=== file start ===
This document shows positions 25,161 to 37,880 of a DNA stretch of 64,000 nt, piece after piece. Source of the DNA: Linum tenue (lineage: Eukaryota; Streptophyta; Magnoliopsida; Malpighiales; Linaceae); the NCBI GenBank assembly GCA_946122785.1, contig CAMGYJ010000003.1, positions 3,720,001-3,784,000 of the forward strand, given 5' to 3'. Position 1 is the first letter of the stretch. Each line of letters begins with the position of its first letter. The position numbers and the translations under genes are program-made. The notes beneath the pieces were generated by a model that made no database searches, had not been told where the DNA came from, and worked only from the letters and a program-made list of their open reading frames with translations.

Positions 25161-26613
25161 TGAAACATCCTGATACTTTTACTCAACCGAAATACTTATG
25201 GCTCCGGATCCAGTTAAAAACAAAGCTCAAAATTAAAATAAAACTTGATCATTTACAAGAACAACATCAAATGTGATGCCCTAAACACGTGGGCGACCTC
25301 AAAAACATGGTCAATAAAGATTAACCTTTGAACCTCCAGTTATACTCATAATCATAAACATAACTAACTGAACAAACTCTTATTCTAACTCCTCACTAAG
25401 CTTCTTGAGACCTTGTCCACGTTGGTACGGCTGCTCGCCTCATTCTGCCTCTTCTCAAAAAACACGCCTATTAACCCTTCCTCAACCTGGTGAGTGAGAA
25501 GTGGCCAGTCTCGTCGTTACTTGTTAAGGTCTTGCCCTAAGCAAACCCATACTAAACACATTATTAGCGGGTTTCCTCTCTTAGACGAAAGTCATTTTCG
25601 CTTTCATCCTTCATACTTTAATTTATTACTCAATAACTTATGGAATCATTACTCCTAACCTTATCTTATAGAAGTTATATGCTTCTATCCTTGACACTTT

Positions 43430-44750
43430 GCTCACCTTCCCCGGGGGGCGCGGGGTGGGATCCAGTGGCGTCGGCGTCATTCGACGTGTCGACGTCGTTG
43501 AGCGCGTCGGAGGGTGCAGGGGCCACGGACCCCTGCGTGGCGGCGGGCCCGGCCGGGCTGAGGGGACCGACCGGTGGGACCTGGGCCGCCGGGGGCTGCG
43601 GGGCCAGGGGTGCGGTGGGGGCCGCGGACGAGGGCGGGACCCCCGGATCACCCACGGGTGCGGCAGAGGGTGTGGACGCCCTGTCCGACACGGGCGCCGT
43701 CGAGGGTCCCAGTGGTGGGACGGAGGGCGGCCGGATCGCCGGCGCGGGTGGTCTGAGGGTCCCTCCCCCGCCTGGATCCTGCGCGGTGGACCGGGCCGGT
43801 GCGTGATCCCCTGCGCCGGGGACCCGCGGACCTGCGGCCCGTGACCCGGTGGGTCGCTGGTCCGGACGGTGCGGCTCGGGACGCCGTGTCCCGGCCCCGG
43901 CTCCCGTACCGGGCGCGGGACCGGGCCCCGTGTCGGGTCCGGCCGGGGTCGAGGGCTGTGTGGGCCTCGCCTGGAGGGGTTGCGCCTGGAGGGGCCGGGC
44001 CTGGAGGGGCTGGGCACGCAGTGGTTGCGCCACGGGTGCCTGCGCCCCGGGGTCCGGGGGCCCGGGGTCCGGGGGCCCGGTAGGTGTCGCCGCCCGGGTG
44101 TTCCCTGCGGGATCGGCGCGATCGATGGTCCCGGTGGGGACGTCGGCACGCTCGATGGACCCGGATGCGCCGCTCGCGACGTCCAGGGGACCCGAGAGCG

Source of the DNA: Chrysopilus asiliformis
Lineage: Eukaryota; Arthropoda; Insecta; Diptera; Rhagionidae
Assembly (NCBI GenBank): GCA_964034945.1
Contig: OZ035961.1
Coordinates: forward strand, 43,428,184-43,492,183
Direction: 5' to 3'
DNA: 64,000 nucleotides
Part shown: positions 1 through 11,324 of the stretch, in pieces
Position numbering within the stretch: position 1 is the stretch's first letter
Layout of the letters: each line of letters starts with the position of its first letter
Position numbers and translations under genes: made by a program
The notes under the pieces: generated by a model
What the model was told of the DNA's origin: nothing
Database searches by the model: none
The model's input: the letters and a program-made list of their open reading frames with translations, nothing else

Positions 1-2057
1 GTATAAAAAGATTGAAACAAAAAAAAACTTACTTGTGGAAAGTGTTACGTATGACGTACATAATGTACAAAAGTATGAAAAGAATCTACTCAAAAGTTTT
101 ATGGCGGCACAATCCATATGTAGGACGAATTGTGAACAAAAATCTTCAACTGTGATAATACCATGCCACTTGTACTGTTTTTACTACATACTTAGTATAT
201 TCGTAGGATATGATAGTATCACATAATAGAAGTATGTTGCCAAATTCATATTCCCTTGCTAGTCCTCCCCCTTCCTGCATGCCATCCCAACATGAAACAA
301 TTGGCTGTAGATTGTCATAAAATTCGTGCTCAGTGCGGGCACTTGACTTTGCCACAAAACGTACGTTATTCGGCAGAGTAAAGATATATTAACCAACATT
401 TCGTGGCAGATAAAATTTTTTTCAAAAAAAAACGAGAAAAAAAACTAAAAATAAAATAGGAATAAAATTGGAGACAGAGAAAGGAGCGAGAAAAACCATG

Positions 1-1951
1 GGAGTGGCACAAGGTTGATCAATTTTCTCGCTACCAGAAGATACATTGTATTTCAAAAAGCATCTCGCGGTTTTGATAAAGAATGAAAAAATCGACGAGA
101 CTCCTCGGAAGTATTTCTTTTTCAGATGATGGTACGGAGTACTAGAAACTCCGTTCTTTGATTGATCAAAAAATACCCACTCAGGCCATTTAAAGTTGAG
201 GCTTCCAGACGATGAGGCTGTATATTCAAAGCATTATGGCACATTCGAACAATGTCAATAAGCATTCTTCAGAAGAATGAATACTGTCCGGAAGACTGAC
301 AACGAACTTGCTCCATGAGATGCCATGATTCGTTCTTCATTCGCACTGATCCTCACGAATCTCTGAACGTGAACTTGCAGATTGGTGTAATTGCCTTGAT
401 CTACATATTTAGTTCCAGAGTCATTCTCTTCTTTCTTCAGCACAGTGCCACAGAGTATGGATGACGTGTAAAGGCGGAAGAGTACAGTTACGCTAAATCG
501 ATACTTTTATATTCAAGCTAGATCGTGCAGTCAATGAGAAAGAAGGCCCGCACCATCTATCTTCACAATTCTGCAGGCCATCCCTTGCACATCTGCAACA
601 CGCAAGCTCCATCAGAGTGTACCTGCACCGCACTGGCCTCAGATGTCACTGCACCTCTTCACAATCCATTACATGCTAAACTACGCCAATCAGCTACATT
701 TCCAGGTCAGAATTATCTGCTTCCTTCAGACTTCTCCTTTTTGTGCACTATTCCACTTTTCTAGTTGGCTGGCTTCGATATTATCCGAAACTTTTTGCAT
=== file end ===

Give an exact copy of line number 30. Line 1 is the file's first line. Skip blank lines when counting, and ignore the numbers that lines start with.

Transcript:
What the model was told of the DNA's origin: nothing